2010: The Equality Act
- women receive legal status as equals to men
In 2010, The Equality Act came into force. This effectively combined multiple pieces of legislation and considered discrimination as a whole, rather than relying on independent pieces of legislation to prevent less favourable and unfavourable treatment of men and women (amongst other protected characteristics such as Disability, Age, Sexual Orientation, etc.). A part of this legislation takes on the continued fight for equal pay, setting out parameters in which women (and men) can seek judicial support if they are not being paid sufficiently for like work and/or work of equivalent value.
2017: Gender Pay Gap Information Regulations
- employers required to declare gap in gender pay, a long way to go
The final piece in the legal story is the introduction of the Equality Act 2010 (Gender Pay Gap Information) Regulations 2017 which came into force in 2017. Employers with more than 250 staff were forced to report salary figures for their male and female employees alike. The first reports made in April 2018 showed a 17.9% pay gap. One year later, in April 2019, 78% of companies overall had a pay gap in favour of men, 14% favoured women and the rest reported no difference.
Since its introduction, the Gender Pay Gap Regulations applied pressure on employers in an attempt to prevent sex discrimination in the workplace. It is clear that women in some professions are still paid less than their male colleague equivalents.
2018: Ignorance Still Exists
- men and women ignorant of 2010 legislation
UK 2018: 1 in 3 men and women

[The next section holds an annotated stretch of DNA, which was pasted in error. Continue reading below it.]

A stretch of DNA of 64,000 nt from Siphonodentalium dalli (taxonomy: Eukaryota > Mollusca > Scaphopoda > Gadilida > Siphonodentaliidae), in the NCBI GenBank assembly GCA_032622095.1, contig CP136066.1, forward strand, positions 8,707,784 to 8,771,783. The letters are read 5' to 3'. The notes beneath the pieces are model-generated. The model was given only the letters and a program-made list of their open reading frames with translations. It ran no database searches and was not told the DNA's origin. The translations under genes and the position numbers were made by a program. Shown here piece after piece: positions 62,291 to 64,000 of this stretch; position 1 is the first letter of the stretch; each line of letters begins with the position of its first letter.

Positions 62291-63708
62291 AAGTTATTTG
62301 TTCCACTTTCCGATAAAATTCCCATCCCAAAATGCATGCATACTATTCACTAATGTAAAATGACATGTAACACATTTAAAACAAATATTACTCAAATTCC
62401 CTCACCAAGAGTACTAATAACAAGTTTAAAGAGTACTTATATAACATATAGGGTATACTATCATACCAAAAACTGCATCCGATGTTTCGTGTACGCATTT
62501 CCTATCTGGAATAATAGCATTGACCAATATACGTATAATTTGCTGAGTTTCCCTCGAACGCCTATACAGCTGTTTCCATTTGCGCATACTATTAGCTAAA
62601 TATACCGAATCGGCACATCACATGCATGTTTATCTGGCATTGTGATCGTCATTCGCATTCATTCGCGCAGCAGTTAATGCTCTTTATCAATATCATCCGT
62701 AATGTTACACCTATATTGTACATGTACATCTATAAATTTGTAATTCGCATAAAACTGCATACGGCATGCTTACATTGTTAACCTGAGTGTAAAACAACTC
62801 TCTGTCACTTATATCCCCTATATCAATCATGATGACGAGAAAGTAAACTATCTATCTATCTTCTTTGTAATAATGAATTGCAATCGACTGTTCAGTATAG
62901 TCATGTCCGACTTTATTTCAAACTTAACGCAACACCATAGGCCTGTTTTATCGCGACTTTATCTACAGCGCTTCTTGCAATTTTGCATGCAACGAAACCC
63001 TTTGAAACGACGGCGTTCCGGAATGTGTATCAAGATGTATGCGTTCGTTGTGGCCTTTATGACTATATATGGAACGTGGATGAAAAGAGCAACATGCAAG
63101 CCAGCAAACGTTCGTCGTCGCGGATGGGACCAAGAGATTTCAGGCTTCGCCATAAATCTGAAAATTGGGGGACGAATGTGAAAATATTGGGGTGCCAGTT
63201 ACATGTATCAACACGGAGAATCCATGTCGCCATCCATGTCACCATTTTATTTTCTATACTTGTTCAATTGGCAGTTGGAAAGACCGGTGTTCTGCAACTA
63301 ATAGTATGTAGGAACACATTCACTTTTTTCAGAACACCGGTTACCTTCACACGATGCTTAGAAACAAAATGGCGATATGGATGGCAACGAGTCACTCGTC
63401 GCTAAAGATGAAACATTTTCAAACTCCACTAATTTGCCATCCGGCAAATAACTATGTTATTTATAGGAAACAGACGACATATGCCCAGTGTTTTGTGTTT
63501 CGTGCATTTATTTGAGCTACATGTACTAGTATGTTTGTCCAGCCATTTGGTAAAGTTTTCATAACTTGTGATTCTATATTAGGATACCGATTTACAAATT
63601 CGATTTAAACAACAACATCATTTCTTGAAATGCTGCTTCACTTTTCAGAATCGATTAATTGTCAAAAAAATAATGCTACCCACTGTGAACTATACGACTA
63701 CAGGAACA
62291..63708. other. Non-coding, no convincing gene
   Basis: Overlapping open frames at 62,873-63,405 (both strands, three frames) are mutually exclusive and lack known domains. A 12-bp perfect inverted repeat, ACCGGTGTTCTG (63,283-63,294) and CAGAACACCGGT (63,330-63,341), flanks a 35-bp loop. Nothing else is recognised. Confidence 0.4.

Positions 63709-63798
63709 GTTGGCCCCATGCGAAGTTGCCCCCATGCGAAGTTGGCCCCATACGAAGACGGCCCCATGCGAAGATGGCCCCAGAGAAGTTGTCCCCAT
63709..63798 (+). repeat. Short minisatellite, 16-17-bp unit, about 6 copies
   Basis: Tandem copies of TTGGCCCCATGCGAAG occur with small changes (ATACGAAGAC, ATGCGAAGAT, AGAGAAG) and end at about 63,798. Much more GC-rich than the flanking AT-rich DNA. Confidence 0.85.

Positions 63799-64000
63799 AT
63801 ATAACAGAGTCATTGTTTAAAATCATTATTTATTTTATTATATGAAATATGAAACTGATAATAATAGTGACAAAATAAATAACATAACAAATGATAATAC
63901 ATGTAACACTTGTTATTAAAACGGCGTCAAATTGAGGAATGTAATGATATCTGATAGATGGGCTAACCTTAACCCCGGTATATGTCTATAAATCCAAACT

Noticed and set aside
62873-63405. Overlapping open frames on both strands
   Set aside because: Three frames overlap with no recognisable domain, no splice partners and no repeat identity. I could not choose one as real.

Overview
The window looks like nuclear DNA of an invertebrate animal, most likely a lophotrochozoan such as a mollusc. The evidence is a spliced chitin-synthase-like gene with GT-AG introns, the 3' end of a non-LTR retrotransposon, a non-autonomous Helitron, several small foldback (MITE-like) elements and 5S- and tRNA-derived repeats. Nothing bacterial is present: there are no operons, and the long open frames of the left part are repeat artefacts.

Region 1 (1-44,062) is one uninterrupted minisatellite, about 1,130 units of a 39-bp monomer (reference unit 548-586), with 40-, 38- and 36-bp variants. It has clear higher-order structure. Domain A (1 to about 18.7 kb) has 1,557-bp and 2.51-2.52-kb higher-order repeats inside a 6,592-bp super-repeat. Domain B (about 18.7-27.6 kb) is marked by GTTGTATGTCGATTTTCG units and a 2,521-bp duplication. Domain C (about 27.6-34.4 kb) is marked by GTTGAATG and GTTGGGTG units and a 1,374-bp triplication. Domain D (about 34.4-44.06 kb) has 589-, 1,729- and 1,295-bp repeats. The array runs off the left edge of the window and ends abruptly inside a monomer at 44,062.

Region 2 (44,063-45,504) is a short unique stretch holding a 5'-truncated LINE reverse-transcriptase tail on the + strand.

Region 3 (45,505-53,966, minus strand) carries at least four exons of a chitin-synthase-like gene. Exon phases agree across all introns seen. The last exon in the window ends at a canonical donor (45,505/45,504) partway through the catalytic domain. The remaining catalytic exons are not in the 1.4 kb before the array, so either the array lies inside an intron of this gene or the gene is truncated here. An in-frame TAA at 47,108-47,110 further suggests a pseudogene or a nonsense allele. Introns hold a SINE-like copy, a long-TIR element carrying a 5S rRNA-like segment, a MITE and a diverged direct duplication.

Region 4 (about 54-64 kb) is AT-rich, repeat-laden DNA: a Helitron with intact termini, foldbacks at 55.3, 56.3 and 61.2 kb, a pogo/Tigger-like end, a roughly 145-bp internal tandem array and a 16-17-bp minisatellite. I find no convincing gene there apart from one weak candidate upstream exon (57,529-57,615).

do not know that
pay discrimination is illegal
Data released in late 2018 by the Fawcett Society, a group which campaigns for gender equality and women's rights, showed 1 in 3 men and women do not know that pay discrimination is illegal. It’s worrying to see this lack of knowledge resonating. It demonstrates that a large proportion of UK men and women are oblivious to sex discrimination and equal pay levels.
2019: Employer Equal Pay Statistics
- available for the first time
Spurred on by the #MeToo movement, the Gender Pay Gap has been an issue that has continued to hit headlines, putting pressure on the Government and employers to act. In 2019, the statistics show that the disparity of earnings between men and women is still unbalanced with women earning on average 9.1% per hour less for full time employees in the UK, or £1.32 per hour less than men.
2019: The Present
- Are women turning inequality upon men?
It is not only pay that has been a topic of discussion over the years. Women have become much more outspoken and confident about addressing topics relating to equality. No longer labelled as ‘home-breaking activists’ or ‘angry feminists’, more women are now in leadership roles within large organisations. Having a woman at the helm of a company is not something that should be considered out-of-the-ordinary, but it is still an unnatural act for some companies. As an employment lawyer myself, I see discriminatory stigma and animosity for the willingness of some men to report to women. Thankfully this is slowly disappearing, but there is still some way to go.
Has the balance of equality
shifted against men?